I gave a lecture at the Maiwa Textile Symposium a month back. It was to be on how I came to be a silk farmer in this mountain village in Japan. I've lived through it and haven't found it that entertaining and wonder why any one else would want to hear about it. Weeding mulberry fields under the scorching sun, cleaning up silkworm waste and dealing with neighbours who still have one foot in hunter gatherer and the other in survival farming for twenty years lost it's novelty about 19 years back. I had written the lecture out and practiced it while driving back and forth the studio in Atsugi for a month. Being here in Japan and having never really given a lecture where people had actually paid to hear me speak made the whole thing hard to visualize. Sort of like facing a firing squad. The countdown was agonizing and I comforted myself that it would be over before I knew it.
When I got to Vancouver and looked at the venue and watched John Gillows give his lecture there a week before mine was due, I panicked and started re-organizing it. This is always a bad move. The speech and your head get terribly mixed up.
I don't panic but I go blank. I had bought a new iPad and organized silk farming and indigo pictures into neat little albums. The photos would pull me through if I had a mental hardware crash. I would simply say things like, 'this is a mature silkworm before making a cocoon', and thumb through photos and finish up answering a few questions and quickly head for a cold beer.
Thirty minutes to stage time and I went blank. I probably couldn't remember my name if asked.
I went to the woody west coast handicapped washroom and tried to get the new order of the lecture straight and to wash my face in cold water to get some kind of expression on it. I peeked out to see if I recognized any faces in the crowd. I saw the woman whom I had ordered a silver earring from a few days before and she motioned me over and told me she had finished it. I was on in two minutes but invited her into the woody washroom to put it in my ear and close it with pliers. This was going well and we were having a good laugh as someone pounded on the door and told me that the projector wasn't working and I would have no pictures. I slid open the door to see five pairs of the lecture staff's eyes meet.....ours. And five pair of eyes roll up in unison.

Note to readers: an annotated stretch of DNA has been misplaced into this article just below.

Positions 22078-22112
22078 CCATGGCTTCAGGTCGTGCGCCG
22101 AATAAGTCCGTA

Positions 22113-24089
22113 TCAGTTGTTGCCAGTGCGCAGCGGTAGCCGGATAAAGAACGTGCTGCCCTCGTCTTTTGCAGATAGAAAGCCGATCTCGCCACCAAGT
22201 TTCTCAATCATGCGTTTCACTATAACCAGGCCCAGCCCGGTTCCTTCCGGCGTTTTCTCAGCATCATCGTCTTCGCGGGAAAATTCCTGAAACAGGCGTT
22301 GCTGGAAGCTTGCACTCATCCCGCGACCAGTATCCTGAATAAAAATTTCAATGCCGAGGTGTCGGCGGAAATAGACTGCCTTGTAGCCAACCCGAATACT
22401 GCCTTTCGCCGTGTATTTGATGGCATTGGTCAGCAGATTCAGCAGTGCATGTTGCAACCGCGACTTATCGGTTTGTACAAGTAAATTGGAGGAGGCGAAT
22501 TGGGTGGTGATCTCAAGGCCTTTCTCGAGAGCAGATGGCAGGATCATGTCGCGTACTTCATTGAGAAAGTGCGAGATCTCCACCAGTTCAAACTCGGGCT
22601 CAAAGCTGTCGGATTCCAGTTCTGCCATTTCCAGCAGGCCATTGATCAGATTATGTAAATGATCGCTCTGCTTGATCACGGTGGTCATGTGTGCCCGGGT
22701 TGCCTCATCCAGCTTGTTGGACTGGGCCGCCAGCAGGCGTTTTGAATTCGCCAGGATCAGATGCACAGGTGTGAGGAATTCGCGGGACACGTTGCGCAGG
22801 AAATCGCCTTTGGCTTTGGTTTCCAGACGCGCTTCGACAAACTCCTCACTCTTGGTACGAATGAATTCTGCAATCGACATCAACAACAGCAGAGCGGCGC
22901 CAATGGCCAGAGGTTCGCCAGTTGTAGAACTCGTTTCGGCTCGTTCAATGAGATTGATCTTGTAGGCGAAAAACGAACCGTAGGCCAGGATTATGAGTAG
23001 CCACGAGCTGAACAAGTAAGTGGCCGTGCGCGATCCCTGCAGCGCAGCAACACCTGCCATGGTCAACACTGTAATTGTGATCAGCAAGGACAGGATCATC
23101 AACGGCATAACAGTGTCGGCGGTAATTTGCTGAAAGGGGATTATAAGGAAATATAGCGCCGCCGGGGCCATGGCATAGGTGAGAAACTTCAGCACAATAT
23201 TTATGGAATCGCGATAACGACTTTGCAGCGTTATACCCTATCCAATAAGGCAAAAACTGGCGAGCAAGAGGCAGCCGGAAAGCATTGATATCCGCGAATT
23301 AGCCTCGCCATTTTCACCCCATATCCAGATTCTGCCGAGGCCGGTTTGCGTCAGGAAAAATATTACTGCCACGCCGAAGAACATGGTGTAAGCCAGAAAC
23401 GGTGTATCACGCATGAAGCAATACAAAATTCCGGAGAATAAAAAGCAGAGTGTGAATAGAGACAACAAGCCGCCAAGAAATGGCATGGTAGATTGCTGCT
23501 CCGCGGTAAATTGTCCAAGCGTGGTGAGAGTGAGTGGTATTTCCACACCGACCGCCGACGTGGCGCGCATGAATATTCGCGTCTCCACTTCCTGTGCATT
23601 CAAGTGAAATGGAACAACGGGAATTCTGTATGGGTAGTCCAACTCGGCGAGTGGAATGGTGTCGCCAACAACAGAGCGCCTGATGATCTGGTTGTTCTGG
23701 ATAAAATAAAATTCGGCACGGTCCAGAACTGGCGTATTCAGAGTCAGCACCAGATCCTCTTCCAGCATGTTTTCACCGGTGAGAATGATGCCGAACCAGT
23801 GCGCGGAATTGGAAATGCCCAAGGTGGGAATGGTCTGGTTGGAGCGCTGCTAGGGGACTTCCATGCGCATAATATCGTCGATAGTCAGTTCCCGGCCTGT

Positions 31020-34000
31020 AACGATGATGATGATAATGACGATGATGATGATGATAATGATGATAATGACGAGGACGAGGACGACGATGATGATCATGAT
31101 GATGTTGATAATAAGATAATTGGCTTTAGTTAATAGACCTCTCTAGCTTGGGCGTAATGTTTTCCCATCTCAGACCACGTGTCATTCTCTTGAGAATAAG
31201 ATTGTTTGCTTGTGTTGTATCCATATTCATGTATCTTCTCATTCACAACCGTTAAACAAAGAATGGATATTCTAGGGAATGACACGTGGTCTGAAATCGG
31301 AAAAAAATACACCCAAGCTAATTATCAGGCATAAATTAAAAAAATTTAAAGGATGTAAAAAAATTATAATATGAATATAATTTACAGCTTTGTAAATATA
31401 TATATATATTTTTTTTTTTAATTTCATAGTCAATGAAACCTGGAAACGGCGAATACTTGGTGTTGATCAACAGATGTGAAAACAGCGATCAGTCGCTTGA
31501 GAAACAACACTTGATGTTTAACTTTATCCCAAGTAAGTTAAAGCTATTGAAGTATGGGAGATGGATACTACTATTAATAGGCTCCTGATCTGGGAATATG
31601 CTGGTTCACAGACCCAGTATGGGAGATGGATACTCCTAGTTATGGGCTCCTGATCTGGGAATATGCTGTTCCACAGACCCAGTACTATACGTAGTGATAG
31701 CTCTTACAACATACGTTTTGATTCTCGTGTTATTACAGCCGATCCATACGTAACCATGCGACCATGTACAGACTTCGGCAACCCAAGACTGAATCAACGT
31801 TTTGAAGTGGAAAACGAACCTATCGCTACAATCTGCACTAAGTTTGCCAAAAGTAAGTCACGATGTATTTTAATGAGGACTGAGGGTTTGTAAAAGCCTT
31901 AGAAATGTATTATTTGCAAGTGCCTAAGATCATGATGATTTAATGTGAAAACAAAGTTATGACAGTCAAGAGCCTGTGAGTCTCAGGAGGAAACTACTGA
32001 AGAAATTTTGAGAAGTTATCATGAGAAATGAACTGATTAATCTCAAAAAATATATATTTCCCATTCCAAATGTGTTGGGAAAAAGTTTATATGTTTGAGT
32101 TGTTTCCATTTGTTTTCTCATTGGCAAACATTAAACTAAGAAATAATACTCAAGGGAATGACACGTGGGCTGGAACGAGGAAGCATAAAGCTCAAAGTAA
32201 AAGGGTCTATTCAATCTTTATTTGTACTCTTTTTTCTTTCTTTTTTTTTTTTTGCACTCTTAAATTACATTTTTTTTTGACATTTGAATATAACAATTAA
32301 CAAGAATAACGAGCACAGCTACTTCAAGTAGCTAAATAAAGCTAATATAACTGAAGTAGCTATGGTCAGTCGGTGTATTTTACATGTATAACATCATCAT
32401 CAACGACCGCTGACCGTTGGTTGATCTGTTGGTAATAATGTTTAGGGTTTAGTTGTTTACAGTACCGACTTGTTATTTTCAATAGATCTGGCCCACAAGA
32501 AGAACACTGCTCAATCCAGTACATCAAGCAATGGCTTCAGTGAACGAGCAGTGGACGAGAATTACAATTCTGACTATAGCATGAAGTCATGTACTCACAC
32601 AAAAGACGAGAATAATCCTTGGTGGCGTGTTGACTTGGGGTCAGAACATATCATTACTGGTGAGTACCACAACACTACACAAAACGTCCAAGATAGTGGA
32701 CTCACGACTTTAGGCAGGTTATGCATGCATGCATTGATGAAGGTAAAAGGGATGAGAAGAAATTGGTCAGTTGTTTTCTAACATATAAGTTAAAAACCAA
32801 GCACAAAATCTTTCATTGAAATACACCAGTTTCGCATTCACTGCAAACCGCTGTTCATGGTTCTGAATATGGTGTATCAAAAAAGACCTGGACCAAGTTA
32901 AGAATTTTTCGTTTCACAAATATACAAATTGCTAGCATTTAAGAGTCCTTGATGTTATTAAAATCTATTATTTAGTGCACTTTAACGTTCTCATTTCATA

I shivered in dread and mumbled that I would explain later. I heard a snicker...
Nightmare number two...the projector really wasn't working. No pictures. Every third sentence introduced a photograph. So one third of my speech lead no where. I thought I might point to the blank screen and say things like, "This is supposed to be a picture of silkworm pupae minutes before the moth emerges". I was no longer worrying about going on stage with blank expression. Desperation and embarrassment are easy enough to read.
During the question and answer part at the end of the lecture some one remarked that I had started to talk about the influence of Buddhism on Japanese textiles and had suddenly stopped mid-sentence. I jokingly replied that I had noticed five people in the front row yawn when I had said that and decided to change trajectory. This was partially true. I realized mid-sentence that the album with the pictures wasn't going to open and therefore I wasn't going to let the pictures do the talking.
I went on with the lecture. Sympathy filled the air and I bumbled through with bad jokes. Pity laughter echoed. The tech man fumbled beside me and part way through the lecture unrelated photos from my iPad came up on the screen behind me.
On the iPad screen before me there was a recent selfie with my shirt off showing off a new tattoo on my less than muscular chest and a ridiculous look on my face. There is a god, and whatever it is was merciful and the selfie did not go up on the big screen. I had altogether panicked in front of the audience though. There was plenty of laughter and someone actually shouted to show the tattoo. (Once again God was merciful and I didn't show it.) This was supposed to be a respectable textile symposium. I muddled through the lecture and realized at the end I had told a few too many bawdy stories....at the textile symposium. (The Japanese guy who had tried to dye his equipment indigo blue from behind and fell into the vat bottom first and couldn't get out.)
I gave three workshops at the symposium as well. The first was on Japanese indigo. Against my better judgement I had agreed to make a Japanese fermentation indigo vat using sukumo (composted Japanese indigo). There are too many small things to worry about and too much can go wrong so far from home. I arrived in Vancouver a week early to get these going. They really didn't look as if they were going to bloom in time so Charlotte and Anne helped me get a fruit indigo vat, a madder indigo vat, going just in case. The God of Fermentation graced the vats at the last minute and all went well.
The Japanese Indigo two-day workshop was great. But not how I had expected it to go. There were sixteen participants. One woman had been growing indigo for twenty two years, (two years longer than me) and several other participants had never even seen an indigo vat. How do you teach a group with such a diverse background?
I played group aikido and let them teach each other. There was a huge volume of information and personal stories of indigo successes and failures and insights exchanged and I was more a mediator with a lot of experience than the teacher. Indigo is very very fickle. There are several ways of preparing a vat and they differ and are similar to varying degrees. It was an exhausting two days but I believe everyone left somehow richer in indigo knowledge. I was satisfied.